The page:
Kelowna Growth Surpasses Projections: Certain Areas Hit 2040 Targets Early

Kelowna Growth Surpasses Projections: Certain Areas Hit 2040 Targets Early
May 2, 2024

Kelowna's development is outpacing projections, with some neighbourhoods reaching housing growth targets set for the next 16 years, according to a city report.

The report, going before city council next week, highlights a surge in new construction concentrated in established areas. While suburban development appears to be slowing, zones like Pandosy and Midtown (around Orchard Park Mall) are nearing or exceeding their 2040 growth projections.

"This rapid pace is consistent with the city's overall growth in recent years," municipal planners wrote, attributing it to the implementation of the 2021 Official Community Plan (OCP).

Highlights from the Report

  • Pandosy and Midtown Boom: The OCP anticipated 1,000 new residential units in Pandosy (around Pandosy Street and KLO Road). Remarkably, approvals have reached 1,300 units, though occupancy remains low.  Midtown's story is similar – exceeding forecasts with 717 approved units (mostly near Springfield and Benvoulin) compared to the projected 1,100.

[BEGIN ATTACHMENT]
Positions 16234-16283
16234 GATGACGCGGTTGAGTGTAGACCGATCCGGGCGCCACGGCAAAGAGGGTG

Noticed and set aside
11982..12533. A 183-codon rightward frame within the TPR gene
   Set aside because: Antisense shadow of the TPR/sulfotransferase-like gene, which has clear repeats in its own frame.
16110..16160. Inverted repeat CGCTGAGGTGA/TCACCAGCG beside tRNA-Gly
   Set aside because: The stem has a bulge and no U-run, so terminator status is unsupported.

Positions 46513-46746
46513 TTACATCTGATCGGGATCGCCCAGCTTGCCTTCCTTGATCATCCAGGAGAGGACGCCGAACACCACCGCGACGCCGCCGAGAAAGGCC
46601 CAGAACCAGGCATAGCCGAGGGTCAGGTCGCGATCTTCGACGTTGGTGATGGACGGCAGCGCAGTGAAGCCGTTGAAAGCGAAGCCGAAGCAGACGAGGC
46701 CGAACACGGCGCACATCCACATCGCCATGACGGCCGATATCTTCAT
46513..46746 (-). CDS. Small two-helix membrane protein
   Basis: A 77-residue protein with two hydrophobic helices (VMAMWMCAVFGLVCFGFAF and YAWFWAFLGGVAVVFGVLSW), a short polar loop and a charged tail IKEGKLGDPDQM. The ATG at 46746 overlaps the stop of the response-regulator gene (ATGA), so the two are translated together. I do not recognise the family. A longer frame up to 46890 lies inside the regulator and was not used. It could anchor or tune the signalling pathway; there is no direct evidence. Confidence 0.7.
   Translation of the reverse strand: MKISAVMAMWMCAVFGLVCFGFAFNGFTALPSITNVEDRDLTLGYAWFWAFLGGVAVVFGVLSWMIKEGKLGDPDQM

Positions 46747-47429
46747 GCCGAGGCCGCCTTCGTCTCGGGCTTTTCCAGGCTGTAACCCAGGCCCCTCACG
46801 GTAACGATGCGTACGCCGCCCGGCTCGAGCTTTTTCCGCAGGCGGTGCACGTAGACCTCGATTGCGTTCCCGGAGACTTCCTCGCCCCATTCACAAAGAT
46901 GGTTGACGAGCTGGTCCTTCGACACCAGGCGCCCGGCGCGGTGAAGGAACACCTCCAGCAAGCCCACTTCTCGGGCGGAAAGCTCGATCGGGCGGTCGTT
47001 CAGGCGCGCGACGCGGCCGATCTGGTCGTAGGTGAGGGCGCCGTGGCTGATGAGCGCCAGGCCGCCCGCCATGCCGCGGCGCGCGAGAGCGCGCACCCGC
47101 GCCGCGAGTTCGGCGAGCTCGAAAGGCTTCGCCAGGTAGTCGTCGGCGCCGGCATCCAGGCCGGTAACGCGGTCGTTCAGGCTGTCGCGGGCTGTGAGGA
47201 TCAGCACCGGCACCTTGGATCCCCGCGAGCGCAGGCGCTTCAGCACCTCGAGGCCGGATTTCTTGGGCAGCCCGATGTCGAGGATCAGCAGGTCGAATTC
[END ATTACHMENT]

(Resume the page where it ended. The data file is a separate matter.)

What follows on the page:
• Shifting Gears: Transit and Cars  The report sheds light on interesting post-pandemic trends.  Fuel sales data suggests a significant rise in public transit use. Per capita fuel sales haven't reached 2007 levels, despite total sales rising slightly. This coincides with a dip in car ownership – Kelowna went from 0.5 vehicles per capita (one car for every two residents) in 2021 to 0.47 currently.
  • Office Market Strength:  Adding to the positive outlook, Kelowna boasts a low office vacancy rate of 6.6%, down from nearly 12% in 2017. This stands out compared to other major Canadian cities with significantly higher vacancy rates.

Looking Ahead

The report paints a picture of a thriving Kelowna, exceeding expectations in residential development, potentially leaning towards public transit, and boasting a healthy office market. While some areas see a development surge, Capri-Landmark, with an ambitious target of 3,700 new units by 2040, has yet to see significant progress.

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